Social Security: Benefit amount based on spouse's earnings

Social Security: Benefit amount based on spouse's earnings

July 12th, 2012 by Martin Coffey in Business Diary

Martin Coffey

Martin Coffey

Q. I am retired and get a Social Security check each month of $1,200, and my wife will soon be 62. If she retires and my half is more than what she would get, $600, how much can she earn in income a year without affecting her $600 a month benefit?

A. A wife or husband can be entitled to as much as one-half of their spouse's benefit amount when he or she reaches full retirement age. However, the spouse must file for benefits before he or she can begin receiving them on the spouse's record. If a wife or husband begins to get Social Security retirement benefits before he or she reaches full retirement age, the amount of their benefit will be reduced permanently. The amount the benefit is reduced depends on when he or she will reach full retirement age.

The amount of the spouse benefit will increase if he or she waits until they are older up to the maximum of 50 percent at full retirement age. If a person's full retirement age is different from those shown here, the amount of benefit will fall between 32.5 percent and 37 percent at age 62. However, if a spouse is taking care of a child who is under age 16 or who gets Social Security disability benefits, a spouse will get full benefits, regardless of age.

Q. How does work affect your benefits?

A. If you were born Jan. 2, 1943, through Jan. 1, 1955, then your full retirement age for retirement insurance benefits is 66. If you work and are full retirement age or older, you may keep all of your benefits, no matter how much you earn. If you are younger than full retirement age, there is a limit to how much you can earn and still receive full Social Security benefits. If you are younger than full retirement age during all of 2012, we must deduct $1 from your benefits for each $2 you earned above $14,640. If you reach full retirement age during 2012, we must deduct $1 from your benefits for each $3 you earn above $38,880 until the month you reach full retirement age.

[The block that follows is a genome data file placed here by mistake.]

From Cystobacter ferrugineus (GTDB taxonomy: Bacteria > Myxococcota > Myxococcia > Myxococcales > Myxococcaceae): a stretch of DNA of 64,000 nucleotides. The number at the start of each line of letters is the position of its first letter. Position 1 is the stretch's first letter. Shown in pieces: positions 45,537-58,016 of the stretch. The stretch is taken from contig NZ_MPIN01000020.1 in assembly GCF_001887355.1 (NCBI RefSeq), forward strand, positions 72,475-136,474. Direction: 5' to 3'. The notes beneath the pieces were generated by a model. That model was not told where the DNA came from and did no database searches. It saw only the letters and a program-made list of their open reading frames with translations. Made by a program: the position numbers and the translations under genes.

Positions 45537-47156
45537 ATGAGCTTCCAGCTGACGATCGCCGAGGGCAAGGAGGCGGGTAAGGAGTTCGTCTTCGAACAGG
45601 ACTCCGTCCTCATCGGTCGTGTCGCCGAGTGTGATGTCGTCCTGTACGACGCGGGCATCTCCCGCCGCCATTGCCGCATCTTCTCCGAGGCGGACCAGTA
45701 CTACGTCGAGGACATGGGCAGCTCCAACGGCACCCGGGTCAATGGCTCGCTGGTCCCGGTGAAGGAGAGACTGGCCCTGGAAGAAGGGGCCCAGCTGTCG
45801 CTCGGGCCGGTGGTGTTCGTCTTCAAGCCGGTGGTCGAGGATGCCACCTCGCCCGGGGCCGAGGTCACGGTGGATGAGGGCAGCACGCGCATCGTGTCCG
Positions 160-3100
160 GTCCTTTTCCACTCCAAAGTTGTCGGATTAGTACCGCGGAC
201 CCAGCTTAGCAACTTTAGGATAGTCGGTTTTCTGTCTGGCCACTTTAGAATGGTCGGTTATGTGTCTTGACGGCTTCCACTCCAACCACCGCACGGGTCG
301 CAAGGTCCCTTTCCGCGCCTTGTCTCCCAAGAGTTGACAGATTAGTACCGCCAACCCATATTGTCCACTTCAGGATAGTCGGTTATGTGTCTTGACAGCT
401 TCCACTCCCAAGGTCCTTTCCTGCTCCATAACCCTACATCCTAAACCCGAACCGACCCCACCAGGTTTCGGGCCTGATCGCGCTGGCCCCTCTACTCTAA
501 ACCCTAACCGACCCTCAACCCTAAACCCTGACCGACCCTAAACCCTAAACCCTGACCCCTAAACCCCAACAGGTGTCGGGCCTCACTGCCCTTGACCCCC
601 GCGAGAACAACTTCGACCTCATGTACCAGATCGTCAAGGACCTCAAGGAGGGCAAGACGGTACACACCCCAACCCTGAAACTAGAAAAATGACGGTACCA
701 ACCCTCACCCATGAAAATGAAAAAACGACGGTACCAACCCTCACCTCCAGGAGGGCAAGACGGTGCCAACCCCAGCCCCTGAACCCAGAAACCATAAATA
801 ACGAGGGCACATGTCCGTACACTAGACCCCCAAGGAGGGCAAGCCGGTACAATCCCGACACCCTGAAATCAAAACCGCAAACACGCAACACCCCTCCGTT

Sometimes people who retire in mid-year already have earned more than the yearly earnings limit. That is why there is a special rule that applies to earnings for one year, usually the first year of retirement. Under this rule, you can get a full Social Security check for any whole month you are retired, regardless of your yearly earnings. In 2012, a person under full retirement age for the entire year is considered retired if monthly earnings are $1,220 or less. Also, if you are self-employed, we consider how much work you do in your business to determine whether you are retired.

One way is by looking at the amount of time that you spend working. In general, if you work more than 45 hours a month in self-employment, you are not retired; if you work less than 15 hours a month, you are retired. If you work between 15 and 45 hours a month, you will not be considered retired if it is in a job that requires a lot of skill or you are managing a sizable business.

Submit questions to local Social Security Director Martin Coffey by writing to Business Editor Dave Flessner, Chattanooga Times Free Press, P.O. Box 1447, Chattanooga, TN 37401-1447, or by e-mailing him at